Non-violent? Don’t Flatter Yourself

By Mickey Z (World News Trust)

Photo credit: Mickey Z.
Photo credit: Mickey Z.

“Extreme violence has a way of preventing us from seeing the interests it serves.”

-Naomi Klein

Thesis: Debating violence vs. nonviolence in today’s culture is like debating wetness vs. dryness while you ride the Titanic to the bottom of the ocean.

To explain what I mean, please allow me to introduce a little spiel I sometimes give at the opening of my talks:

This is the point in the evening when the speaker typically implores everyone to turn off the cell phones. But, as far as I’m concerned, you can leave yours on. This way, every time someone’s phone goes off, we can be reminded of the fact that half the humans on the planet have never made a single phone call.

Or maybe, when a phone rings, we can focus on these six simple words: The Democratic Republic of the Congo. We’d do that because one of the primary components of cell phone circuitry is a metallic ore called Columbite-Tantalite — or “coltan.” Eighty percent of the world’s known coltan can be found in African nation of The Democratic Republic of the Congo (or DRC), which just so happens to be embroiled in a brutal (even by current standards) civil war since the pre-cell phone days of 1994.

Over time, all sides in the unrelenting struggles adroitly began using the mining and sale of coltan not only to nourish the West’s seemingly insatiable cell phone addiction, but also to fund their inexorable mayhem. Civilian deaths in the DRC during this time — mostly from war-related disease and malnutrition — are estimated not in the hundreds, thousands, or even tens of thousands, but rather in the millions… making it the world’s deadliest military conflict since the Second World War.

And it gets worse. Just ask an Eastern Lowland Gorilla, the world’s largest primate, found almost exclusively in the DRC. According to National Geographic: “Following a decade of civil war in the Democratic Republic of the Congo, new estimates suggest that the number of eastern lowland gorillas may have plummeted by 70 percent. Conflict, illegal mining for a mineral used for electronic-device components, and the growing bush-meat trade have all taken their toll.”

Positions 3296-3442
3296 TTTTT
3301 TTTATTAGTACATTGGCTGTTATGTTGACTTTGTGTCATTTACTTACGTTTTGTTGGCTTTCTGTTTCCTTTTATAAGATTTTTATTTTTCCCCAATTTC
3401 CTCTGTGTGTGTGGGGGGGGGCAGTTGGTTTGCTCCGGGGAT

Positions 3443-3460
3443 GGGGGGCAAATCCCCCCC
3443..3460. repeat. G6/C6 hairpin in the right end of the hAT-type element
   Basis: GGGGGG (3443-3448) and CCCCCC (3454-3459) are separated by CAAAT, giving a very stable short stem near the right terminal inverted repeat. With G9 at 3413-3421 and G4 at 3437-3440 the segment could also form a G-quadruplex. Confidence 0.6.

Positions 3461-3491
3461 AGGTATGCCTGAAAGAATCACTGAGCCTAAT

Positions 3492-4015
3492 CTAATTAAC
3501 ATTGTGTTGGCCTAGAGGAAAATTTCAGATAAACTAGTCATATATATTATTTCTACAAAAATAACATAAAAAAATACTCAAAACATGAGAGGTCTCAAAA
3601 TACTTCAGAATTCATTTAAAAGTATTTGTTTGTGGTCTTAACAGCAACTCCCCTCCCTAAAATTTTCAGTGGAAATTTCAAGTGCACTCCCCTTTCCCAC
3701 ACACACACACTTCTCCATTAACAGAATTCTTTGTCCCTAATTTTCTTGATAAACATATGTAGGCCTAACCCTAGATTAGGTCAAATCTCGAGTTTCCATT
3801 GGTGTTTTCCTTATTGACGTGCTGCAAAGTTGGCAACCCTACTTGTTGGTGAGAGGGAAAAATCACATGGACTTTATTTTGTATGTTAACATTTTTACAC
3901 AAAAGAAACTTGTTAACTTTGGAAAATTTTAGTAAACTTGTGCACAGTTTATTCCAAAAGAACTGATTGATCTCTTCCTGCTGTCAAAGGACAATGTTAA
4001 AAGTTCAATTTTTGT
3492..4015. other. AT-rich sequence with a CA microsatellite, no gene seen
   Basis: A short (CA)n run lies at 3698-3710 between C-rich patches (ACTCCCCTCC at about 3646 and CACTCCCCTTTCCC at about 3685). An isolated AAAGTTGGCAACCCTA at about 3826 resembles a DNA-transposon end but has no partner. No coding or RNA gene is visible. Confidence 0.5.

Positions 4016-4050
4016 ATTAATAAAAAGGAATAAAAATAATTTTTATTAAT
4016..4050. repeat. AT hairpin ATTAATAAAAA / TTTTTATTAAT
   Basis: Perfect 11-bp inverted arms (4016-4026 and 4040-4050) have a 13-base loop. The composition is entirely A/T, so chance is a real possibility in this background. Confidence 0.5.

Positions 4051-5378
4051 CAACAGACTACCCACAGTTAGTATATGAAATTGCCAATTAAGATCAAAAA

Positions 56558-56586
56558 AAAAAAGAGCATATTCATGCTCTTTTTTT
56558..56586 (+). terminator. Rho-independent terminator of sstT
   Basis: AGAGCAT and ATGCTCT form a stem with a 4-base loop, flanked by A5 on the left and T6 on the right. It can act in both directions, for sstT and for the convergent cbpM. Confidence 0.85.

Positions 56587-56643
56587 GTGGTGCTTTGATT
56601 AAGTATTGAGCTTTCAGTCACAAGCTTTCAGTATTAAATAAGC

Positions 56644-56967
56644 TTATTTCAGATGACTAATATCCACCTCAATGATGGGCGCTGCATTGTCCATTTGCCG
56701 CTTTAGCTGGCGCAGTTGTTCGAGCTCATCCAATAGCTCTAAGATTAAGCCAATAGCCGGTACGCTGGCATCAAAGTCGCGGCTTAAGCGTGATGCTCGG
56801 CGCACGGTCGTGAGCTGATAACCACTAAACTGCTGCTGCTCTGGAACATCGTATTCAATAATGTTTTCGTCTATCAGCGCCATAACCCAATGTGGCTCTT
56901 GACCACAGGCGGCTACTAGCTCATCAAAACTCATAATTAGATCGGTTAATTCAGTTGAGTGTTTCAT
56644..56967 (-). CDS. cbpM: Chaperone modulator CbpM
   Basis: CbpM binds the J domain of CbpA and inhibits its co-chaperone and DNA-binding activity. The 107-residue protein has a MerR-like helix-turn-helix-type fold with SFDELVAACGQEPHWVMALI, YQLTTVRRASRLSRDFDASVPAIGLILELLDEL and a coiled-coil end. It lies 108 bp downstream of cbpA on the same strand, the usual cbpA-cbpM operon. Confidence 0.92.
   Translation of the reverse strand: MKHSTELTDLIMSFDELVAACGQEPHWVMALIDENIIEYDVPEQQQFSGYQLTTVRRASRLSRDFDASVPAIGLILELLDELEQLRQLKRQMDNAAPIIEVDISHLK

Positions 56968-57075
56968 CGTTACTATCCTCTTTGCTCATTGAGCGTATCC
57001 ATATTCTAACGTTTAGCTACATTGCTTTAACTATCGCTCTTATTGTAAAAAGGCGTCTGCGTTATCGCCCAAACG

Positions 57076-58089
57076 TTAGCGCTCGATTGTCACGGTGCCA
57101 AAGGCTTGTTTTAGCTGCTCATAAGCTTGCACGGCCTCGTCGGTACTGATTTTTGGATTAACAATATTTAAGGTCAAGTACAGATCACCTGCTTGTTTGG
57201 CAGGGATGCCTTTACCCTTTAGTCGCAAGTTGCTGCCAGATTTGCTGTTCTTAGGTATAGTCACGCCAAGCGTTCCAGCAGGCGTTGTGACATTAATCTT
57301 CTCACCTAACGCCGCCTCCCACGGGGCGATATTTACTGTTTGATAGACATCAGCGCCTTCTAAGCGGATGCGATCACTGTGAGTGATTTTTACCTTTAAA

The UN Environment Program has reported that the number of eastern lowland gorillas in eight DRC national parks has subsequently declined by 90 percent. We can only hope that some enterprising soul has already recorded the eastern lowland gorilla’s call so it can be used as a ring tone long after they’re gone.

So yeah, go ahead and leave your phones on and enjoy your next text.

(cue the nervous laughter)

To all those who identify as pacifists, I further submit:

The vast majority of “food” we consume results from unspeakable animal cruelty, environmental devastation, and the use of exploited human labor. This “food” contains toxins and chemicals and pesticides and GMOs that rain violence down upon ourselves and all living things and the system that controls access to such “food” perpetrates the daily — hourly — brutality of poverty. Every single bite you take contains the not-so-hidden ingredient of violence.

But you practice Ahimsa?